“The form bespeaks a rather late date, having the characteristic angles, which makes the ordinary streight-sided rectangle into an octogan, giving it the appearance superficially of a round or oval.  Its dimensions are based on the most approved form of castramentation, the length being one-third greater than the breadth, namely sixty yards wide and eighty yards long.  A watch-mound has been thrown up within the southwest angle, and the whole camp defended with a double rampart having an intervening ditch.  There is an old and excellent spring of water on the east sie of the camp; the site having been well chosen, commanding as it does, a splendid view of the valley and Street as it runs towards Olicana.”

By the time Eric Cowling (1946) came and looked at these earthworks, the opinion had truly swayed to seeing Round Dikes as a prehistoric site and not Roman.  Cowling placed it firmly in the Iron Age!  His profile of the site told:

“On the Western slope of Counter Hill and with a wide view of Wharfedale to the east is a second enclosure with five sides.  Three of these form the three sides of a square and the remaining two bend outwards to enclose a spring on the lower eastern side.  This enclosure is one hundred feet across from east to west and in the opposite direction the greatest measurement is seventy-three feet.  The ditch is fifteen feet wide and varies in depth from three to five feet and there appears to have been an entrance in the eastern angle.  There is an unfinished look about the earthwork; the inner and outer banks vary in height and are not continuous.  The position is badly sited for defence, being overlooked from the higher ground to the west.  The site would be very suitable for excavation, for it has been untouched by cultivation and is undisturbed.”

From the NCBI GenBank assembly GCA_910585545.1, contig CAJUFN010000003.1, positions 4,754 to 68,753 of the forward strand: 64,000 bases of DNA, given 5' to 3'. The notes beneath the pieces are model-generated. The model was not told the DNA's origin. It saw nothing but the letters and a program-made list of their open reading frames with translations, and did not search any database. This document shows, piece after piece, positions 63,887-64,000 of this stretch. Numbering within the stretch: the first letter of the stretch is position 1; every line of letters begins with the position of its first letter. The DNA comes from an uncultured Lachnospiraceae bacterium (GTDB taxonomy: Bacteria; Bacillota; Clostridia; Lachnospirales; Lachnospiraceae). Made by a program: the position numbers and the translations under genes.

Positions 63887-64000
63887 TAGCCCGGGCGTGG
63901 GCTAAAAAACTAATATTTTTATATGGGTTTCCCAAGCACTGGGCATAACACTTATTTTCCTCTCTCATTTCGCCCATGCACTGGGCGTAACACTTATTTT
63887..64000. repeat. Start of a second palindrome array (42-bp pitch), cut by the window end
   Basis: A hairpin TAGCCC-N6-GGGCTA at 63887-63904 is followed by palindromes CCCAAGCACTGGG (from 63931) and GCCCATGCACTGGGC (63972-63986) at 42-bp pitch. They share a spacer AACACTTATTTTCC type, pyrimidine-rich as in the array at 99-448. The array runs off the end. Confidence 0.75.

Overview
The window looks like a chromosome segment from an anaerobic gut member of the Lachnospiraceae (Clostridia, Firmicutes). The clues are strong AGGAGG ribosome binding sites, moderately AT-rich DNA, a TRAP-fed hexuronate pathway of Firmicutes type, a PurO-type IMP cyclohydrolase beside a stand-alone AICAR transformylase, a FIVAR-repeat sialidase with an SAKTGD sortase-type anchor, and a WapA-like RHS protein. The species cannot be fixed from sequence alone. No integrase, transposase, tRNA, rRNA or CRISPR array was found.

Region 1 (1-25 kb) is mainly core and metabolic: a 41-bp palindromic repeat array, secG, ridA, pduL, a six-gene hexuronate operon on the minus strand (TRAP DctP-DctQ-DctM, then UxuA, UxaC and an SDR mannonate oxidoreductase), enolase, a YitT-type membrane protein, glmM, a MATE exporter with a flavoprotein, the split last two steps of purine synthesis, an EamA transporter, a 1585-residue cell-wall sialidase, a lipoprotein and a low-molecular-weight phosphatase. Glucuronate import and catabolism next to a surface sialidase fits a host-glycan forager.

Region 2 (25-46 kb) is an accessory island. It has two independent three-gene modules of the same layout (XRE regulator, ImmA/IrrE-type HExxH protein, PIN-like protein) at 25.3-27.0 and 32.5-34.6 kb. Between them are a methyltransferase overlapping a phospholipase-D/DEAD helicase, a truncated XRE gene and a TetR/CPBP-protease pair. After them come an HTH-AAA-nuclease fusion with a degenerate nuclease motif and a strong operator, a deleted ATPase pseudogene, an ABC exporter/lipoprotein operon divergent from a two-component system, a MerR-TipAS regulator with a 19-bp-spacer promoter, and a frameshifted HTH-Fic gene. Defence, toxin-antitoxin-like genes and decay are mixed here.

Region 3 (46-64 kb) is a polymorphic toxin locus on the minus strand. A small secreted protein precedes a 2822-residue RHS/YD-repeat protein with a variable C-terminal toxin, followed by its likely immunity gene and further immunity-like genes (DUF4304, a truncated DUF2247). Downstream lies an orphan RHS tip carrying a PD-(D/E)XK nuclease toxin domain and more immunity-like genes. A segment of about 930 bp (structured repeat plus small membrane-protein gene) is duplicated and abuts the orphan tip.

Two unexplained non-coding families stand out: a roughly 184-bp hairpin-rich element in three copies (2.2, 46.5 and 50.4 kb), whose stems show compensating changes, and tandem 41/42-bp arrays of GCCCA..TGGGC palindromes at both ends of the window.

E.T. Cowling’s plan

And as far as I’m aware, no such excavation has yet been done here; and as we all know the local archaeologist is pretty poor when it comes doing such things round here, so god only knows when the real explorers and scientists will ever get their teeth into the place!  However, the writers and archaeology consultants John and Phillip Dixon told that “a limited survey of parts of Round Dykes defined nine hut circles or parts of circles and possible hearth sites” in the 1980s.  And although they ascribe the large earthwork as being Iron Age, the tumulus which sits near the southern edge of the enclosure is ascribed as Bronze Age.